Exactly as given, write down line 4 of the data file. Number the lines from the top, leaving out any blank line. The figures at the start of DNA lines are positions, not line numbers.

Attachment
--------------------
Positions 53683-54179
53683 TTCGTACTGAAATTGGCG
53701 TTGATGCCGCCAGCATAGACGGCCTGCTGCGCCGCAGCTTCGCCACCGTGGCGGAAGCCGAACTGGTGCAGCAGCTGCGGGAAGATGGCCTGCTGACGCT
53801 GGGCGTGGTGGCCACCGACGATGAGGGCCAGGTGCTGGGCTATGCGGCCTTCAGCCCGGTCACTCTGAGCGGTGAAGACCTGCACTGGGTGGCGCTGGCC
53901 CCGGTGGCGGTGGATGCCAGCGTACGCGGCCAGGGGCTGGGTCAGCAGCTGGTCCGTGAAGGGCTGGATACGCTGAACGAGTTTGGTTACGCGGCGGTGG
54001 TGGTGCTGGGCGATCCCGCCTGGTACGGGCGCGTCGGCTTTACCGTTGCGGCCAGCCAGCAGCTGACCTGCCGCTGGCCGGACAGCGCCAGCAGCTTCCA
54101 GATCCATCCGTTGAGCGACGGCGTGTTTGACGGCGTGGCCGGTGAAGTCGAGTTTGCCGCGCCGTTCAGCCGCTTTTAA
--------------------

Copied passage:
53801 GGGCGTGGTGGCCACCGACGATGAGGGCCAGGTGCTGGGCTATGCGGCCTTCAGCCCGGTCACTCTGAGCGGTGAAGACCTGCACTGGGTGGCGCTGGCC